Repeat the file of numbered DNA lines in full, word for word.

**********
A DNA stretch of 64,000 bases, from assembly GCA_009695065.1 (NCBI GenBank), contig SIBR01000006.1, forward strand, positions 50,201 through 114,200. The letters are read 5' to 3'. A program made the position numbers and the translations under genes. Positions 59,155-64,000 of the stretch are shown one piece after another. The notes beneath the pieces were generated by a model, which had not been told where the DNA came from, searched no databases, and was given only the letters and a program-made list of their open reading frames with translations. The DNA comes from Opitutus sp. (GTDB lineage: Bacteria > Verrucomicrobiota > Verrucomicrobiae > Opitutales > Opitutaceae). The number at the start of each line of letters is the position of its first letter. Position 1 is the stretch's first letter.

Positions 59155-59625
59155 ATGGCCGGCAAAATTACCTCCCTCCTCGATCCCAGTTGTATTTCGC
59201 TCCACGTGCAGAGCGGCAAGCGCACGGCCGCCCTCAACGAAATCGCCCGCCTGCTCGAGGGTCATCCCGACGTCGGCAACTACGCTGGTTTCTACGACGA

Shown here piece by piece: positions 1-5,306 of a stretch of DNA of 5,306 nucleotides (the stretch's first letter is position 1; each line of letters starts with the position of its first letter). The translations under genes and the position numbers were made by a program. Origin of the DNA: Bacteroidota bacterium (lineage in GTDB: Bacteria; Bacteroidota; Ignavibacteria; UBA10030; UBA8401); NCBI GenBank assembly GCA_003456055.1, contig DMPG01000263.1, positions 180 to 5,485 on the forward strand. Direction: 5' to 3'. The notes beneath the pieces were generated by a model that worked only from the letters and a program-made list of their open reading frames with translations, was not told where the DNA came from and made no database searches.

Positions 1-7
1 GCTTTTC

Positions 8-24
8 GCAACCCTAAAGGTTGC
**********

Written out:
A DNA stretch of 64,000 bases, from assembly GCA_009695065.1 (NCBI GenBank), contig SIBR01000006.1, forward strand, positions 50,201 through 114,200. The letters are read 5' to 3'. A program made the position numbers and the translations under genes. Positions 59,155-64,000 of the stretch are shown one piece after another. The notes beneath the pieces were generated by a model, which had not been told where the DNA came from, searched no databases, and was given only the letters and a program-made list of their open reading frames with translations. The DNA comes from Opitutus sp. (GTDB lineage: Bacteria > Verrucomicrobiota > Verrucomicrobiae > Opitutales > Opitutaceae). The number at the start of each line of letters is the position of its first letter. Position 1 is the stretch's first letter.

Positions 59155-59625
59155 ATGGCCGGCAAAATTACCTCCCTCCTCGATCCCAGTTGTATTTCGC
59201 TCCACGTGCAGAGCGGCAAGCGCACGGCCGCCCTCAACGAAATCGCCCGCCTGCTCGAGGGTCATCCCGACGTCGGCAACTACGCTGGTTTCTACGACGA

Shown here piece by piece: positions 1-5,306 of a stretch of DNA of 5,306 nucleotides (the stretch's first letter is position 1; each line of letters starts with the position of its first letter). The translations under genes and the position numbers were made by a program. Origin of the DNA: Bacteroidota bacterium (lineage in GTDB: Bacteria; Bacteroidota; Ignavibacteria; UBA10030; UBA8401); NCBI GenBank assembly GCA_003456055.1, contig DMPG01000263.1, positions 180 to 5,485 on the forward strand. Direction: 5' to 3'. The notes beneath the pieces were generated by a model that worked only from the letters and a program-made list of their open reading frames with translations, was not told where the DNA came from and made no database searches.

Positions 1-7
1 GCTTTTC

Positions 8-24
8 GCAACCCTAAAGGTTGC